James Massola and Karuni Rompies – At least 70 doctors and 50 nurses have died from coronavirus in Indonesia, with hundreds more contracting the disease while fighting the pandemic.
The Indonesian Medical Association estimates between 200 and 300 of the country's 160,000 doctors had been infected by the virus. In the second week of July alone 14 doctors died from the disease.
The National Nurses Association said that at least 300 of the country's 1.3 million nurses have contracted the disease, but cautioned the figure could be higher. In both instances, accurate data is not readily available.
The associations are calling for regular testing of medical workers, guaranteed access to personal protective equipment (PPE) and greater education to slow the spread of the disease.
Indonesia had recorded 104,432 coronavirus cases as of Wednesday, while 4975 people have died. Epidemiologists suggest the true infection and death rates could be much higher because of the relative low testing rate of about 5200 per million people.
The number of daily cases has been rising for more than a month, following the government's decision to begin easing social restrictions at the start of June, and averaging about 1600 per day. Wednesday's 2381 new cases was the second highest to date, with Jakarta province topping the list with 577 new infections.
Doctor Erlina Burhan, COVID-19 spokeswoman for the Medical Association, said that in the early days of the pandemic, a shortage of personal protective equipment had been a major problem for medical workers but that had eased.
"In the beginning of the pandemic and doctors were exhausted and their immune system was down. The number of patients went down in May and June but now in July we received more patients again here in Persahabatan hospital," she said.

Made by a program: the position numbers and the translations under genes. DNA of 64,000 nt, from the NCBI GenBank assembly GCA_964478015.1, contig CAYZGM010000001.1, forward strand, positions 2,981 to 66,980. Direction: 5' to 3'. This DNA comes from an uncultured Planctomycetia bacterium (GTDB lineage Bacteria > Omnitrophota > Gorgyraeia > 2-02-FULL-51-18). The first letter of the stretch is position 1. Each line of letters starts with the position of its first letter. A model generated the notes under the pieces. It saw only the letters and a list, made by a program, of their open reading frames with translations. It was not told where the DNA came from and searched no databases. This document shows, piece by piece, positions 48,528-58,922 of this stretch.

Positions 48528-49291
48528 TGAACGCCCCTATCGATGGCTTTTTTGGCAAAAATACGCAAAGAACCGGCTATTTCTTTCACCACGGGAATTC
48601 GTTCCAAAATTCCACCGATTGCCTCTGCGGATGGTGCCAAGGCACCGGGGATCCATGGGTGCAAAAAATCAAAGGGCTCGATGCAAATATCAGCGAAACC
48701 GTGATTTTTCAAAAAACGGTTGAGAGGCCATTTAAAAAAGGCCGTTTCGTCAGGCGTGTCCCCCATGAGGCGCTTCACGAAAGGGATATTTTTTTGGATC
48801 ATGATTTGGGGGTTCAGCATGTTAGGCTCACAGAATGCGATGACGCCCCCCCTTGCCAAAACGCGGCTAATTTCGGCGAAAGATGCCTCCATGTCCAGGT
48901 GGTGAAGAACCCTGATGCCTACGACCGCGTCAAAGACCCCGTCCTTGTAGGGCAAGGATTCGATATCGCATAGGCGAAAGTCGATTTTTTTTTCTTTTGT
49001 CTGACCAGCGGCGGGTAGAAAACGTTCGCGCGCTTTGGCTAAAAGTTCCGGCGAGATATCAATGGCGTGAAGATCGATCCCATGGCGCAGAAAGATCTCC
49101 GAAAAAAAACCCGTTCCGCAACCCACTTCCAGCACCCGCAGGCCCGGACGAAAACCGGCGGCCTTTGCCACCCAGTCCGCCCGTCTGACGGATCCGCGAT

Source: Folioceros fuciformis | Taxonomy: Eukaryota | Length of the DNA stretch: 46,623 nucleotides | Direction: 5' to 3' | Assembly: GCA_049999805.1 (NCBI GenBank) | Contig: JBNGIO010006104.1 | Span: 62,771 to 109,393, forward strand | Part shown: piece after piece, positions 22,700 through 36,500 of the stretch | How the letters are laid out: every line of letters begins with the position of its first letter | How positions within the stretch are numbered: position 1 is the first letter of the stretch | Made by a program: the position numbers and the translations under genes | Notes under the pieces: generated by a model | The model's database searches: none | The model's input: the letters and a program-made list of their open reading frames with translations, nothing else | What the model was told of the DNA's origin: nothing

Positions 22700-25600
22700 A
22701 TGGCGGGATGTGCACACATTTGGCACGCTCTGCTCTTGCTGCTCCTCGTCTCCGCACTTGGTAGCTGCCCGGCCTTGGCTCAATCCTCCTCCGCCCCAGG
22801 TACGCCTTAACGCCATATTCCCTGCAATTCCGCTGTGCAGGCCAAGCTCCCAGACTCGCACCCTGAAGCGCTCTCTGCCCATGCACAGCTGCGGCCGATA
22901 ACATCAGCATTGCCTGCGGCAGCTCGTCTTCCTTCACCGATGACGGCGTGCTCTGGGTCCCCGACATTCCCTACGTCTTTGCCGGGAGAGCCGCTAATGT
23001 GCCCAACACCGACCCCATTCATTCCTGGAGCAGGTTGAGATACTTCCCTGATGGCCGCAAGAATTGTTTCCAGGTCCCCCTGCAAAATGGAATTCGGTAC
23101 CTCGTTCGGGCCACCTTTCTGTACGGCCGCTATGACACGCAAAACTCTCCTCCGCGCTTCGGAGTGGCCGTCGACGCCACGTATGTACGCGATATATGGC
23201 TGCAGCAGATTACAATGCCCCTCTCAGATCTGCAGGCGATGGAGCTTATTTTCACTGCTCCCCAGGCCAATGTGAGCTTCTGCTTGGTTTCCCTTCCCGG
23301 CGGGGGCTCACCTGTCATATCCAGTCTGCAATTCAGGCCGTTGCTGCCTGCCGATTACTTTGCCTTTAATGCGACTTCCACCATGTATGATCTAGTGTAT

Dr Zubairi Djoerban, also from the Medical Association, said there was no regular testing for health workers.
"Tests are conducted only when there is a case. As in my hospital [a private, referral hospital], one employee was infected by COVID-19 then all hospital workers – not only doctors – took PCR tests. It was free, it was carried out by the Jakarta health office," he said.
"I think all medical workers in hospitals and in health clinics must do regular swab tests and it should be free of charge."
Harif Fadhillah, chairman of Nurse's Association, said his members were complaining about the lack of regular tests for workers on the front line.
"I think it is important to get periodic testing. At the beginning of COVID-19, nurses were given PCR tests but only in that one instance. We don't get tested anymore. It should be a periodic PCR test, do it every two weeks," he said.
The shortages of PPE reported in the early days of the pandemic – there were reports of medical workers wearing cheap plastic rain jackets in March because of shortages – had been dealt with, Harif said.
"The government should also provide more and more PPE. We don't have a PPE problem now but we have to bear in mind that the pandemic still has a long way to go."
Front-line medical workers around the world have been struck down by COVID-19. By late April in Italy, for example, an estimated 150 doctors had died from the disease. By late May, the Guardian reported at least 200 medical workers had died there and in June, the Washington Post reported that at least 400 medical workers had died in the United States.
In Australia, one medical worker, a nurse, is reported to have died from the virus so far but in Victoria, the epicentre of the disease outbreak in Australia, 884 healthcare workers have been infected, with 502 cases still active.